As the founder of the travel website Indagare.com, Melissa, a mom to 11- and 13-year old kids, has the dream job: She travels for a living. Here’s a window into the intrepid traveler’s (and tastemaker’s) family life and adventures, and some pearls of wisdom she has collected along the way.
Tell us about what you do: I don’t know which I have loved longer—traveling or writing. From as long as I can remember, I have loved both so it’s probably predictable that I would become a travel journalist. Even in high school I lived abroad in France. After college, my first job was at European Travel & Life and a few years later I was hired as the travel editor at Town & Country. I launched their spin off titles on Weddings and Travel and four years ago decided that I wanted to have a more interactive travel conversation than the one that you can have in print so I launched Indagare.com, which has quickly blossomed from an online magazine and community into the premier custom travel planning company.
Can you please share some travel wisdom? My advice for parents who love to travel with really young kids: stay close to home in first few years and explore in your backyard. You could use this rule—change time zones for every year that your child is, I.e. Don’t go to Europe until kids are at least five. Sleepy kids don’t make great sightseers. My worst travel nightmare as a parent was when I broke this rule and brought my nanny and one-year-old to Paris and didn’t have a visa for my nanny who had to turn around when we arrived at Charles de Gaulle and return to the US. Other travel nightmares have included concussions on ski slopes and strep in Brazil.
On the home-front, do you have a go-to dinner that appears weekly? What’s in the breakfast rotation? Any food-based family rituals? Our most devout weekly food rituals are chicken curry at least one night a week; bacon on weekend mornings and pizza on Sunday nights. We also make a lot of smoothies and banana muffins.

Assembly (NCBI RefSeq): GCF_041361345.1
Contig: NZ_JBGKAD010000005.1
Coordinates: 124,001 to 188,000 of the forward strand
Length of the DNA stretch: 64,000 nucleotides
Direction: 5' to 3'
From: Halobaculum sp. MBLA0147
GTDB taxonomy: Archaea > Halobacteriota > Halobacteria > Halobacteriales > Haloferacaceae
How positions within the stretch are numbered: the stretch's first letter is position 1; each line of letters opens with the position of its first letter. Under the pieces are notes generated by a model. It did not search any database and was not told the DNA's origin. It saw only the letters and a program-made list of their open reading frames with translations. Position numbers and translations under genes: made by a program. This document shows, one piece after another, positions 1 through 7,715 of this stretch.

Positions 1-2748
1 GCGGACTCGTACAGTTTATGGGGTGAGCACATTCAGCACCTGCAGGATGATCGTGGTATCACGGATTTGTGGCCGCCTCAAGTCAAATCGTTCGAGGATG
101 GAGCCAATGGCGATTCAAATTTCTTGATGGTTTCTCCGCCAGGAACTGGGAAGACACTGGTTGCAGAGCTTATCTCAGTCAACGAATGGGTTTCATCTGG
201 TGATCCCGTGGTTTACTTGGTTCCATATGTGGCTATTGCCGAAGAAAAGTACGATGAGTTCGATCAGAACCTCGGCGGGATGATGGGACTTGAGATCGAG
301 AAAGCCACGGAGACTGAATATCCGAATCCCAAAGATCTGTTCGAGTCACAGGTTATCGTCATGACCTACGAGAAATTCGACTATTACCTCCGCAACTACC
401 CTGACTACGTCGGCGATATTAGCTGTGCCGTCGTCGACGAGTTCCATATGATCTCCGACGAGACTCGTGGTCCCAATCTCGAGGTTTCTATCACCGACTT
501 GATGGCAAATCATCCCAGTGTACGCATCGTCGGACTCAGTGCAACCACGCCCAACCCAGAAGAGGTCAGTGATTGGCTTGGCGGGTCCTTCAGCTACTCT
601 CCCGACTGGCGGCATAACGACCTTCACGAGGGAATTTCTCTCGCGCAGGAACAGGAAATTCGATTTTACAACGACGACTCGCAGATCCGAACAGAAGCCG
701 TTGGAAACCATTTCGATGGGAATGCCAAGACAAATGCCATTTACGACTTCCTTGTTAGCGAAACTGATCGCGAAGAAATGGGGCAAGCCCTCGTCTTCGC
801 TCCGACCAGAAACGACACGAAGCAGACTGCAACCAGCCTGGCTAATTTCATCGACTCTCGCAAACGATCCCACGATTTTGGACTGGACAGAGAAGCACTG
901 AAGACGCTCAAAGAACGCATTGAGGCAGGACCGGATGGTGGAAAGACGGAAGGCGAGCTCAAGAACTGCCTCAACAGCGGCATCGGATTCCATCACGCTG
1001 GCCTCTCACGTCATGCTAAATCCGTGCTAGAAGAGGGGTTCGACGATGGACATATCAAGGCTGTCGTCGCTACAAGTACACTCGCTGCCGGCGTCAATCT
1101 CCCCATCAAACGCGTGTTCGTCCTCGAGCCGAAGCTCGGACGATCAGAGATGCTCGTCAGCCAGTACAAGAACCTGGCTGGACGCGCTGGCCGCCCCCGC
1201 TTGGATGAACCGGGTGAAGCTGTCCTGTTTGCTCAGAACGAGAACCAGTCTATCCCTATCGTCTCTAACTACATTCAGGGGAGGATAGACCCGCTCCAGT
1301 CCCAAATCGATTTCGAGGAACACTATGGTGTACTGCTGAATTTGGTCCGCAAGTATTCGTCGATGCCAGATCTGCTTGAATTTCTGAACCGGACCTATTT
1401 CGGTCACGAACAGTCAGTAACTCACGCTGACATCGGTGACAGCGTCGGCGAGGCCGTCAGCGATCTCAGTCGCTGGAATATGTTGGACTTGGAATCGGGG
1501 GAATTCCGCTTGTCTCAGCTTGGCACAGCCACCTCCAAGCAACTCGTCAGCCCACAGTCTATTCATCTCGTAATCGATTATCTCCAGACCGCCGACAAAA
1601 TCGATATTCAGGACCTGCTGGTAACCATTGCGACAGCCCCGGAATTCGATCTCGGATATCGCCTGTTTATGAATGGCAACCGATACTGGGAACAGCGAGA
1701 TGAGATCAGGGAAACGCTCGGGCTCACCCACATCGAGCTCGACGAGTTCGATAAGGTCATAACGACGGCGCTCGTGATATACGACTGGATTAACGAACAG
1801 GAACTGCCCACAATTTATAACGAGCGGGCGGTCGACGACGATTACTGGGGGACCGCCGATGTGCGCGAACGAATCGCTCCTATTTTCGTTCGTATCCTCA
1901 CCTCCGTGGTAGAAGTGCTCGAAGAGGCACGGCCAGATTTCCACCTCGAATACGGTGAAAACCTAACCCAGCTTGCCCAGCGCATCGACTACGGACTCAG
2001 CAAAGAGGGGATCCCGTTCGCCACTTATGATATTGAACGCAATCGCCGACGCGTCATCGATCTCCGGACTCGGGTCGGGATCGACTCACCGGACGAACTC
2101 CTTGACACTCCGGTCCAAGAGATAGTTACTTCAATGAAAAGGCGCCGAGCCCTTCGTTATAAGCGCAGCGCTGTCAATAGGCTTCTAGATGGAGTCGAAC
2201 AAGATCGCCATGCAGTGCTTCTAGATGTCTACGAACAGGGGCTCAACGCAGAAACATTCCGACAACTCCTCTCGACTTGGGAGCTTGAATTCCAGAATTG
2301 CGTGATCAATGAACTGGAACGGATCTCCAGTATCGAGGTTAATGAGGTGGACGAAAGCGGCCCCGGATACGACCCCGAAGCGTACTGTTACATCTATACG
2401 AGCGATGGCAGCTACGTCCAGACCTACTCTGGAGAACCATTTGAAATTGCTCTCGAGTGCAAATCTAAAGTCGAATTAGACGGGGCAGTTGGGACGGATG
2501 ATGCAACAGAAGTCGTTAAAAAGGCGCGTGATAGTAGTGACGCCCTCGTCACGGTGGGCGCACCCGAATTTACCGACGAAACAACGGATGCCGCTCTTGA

Regarding screen time, would you say you’re very conservative, easy breezy, or completely confused as to what is appropriate… I am a big believer in moderation. We have a no-TV-on-weeknights rule that has been somewhat subverted by Hulu but I am aware of what is being watched. I think the best thing to do is to try to watch with them so you can have conversations about the subject matter. We have had some pretty great discussions inspired by confusing or controversial moments in movies.
Tell us about how you celebrate birthdays in your house… I think birthdays are a great opportunity for kids to express themselves and what and who matters to them. My daughter generally likes to have two friends for a weekend of baking and beach time but this year she decided to invite a lot of friends for a tour of NBC Studios in New York. It was her idea and her friends and our whole family will be seeing a new side of New York because TV and film production are something that she is interested in. My son’s birthday always falls during spring break so he’s celebrated in Africa in a hot air balloon and South America with a paint ball fight and as exciting as those things were, he always misses his friends back home so he celebrates with them for birthday part deux.
Any family rituals you carry on, or that you have created? My father’s family had a ritual where siblings earned bosses over each other and we sometimes use those but in our house people tend to prefer holding on to the threat of using a boss to actually ever using them.
Favorite indoor activities? We love watching family movies. Among our favorites: Gallipoli, Charade and Driving Miss Daisy.